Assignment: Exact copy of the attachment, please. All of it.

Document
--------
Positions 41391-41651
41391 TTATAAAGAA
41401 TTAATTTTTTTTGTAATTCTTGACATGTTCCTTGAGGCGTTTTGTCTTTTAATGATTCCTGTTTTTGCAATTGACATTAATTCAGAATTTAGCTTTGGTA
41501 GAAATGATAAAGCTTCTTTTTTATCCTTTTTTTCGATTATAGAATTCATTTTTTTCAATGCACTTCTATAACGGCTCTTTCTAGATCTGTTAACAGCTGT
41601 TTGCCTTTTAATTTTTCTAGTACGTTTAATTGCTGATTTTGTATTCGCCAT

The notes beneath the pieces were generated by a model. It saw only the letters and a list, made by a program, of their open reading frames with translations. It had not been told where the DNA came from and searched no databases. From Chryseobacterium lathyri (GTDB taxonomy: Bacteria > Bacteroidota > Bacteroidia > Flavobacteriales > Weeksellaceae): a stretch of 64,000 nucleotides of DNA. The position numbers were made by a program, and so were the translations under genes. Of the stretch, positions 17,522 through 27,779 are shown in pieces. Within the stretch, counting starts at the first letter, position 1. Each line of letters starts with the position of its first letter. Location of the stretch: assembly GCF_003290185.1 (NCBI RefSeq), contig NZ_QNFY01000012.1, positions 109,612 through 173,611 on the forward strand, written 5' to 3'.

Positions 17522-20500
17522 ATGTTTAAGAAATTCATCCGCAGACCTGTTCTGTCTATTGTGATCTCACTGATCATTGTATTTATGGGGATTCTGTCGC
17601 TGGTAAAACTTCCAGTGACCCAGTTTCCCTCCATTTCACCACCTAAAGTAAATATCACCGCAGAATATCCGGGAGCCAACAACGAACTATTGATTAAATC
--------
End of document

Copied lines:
Positions 41391-41651
41391 TTATAAAGAA
41401 TTAATTTTTTTTGTAATTCTTGACATGTTCCTTGAGGCGTTTTGTCTTTTAATGATTCCTGTTTTTGCAATTGACATTAATTCAGAATTTAGCTTTGGTA
41501 GAAATGATAAAGCTTCTTTTTTATCCTTTTTTTCGATTATAGAATTCATTTTTTTCAATGCACTTCTATAACGGCTCTTTCTAGATCTGTTAACAGCTGT
41601 TTGCCTTTTAATTTTTCTAGTACGTTTAATTGCTGATTTTGTATTCGCCAT

The notes beneath the pieces were generated by a model. It saw only the letters and a list, made by a program, of their open reading frames with translations. It had not been told where the DNA came from and searched no databases. From Chryseobacterium lathyri (GTDB taxonomy: Bacteria > Bacteroidota > Bacteroidia > Flavobacteriales > Weeksellaceae): a stretch of 64,000 nucleotides of DNA. The position numbers were made by a program, and so were the translations under genes. Of the stretch, positions 17,522 through 27,779 are shown in pieces. Within the stretch, counting starts at the first letter, position 1. Each line of letters starts with the position of its first letter. Location of the stretch: assembly GCF_003290185.1 (NCBI RefSeq), contig NZ_QNFY01000012.1, positions 109,612 through 173,611 on the forward strand, written 5' to 3'.

Positions 17522-20500
17522 ATGTTTAAGAAATTCATCCGCAGACCTGTTCTGTCTATTGTGATCTCACTGATCATTGTATTTATGGGGATTCTGTCGC
17601 TGGTAAAACTTCCAGTGACCCAGTTTCCCTCCATTTCACCACCTAAAGTAAATATCACCGCAGAATATCCGGGAGCCAACAACGAACTATTGATTAAATC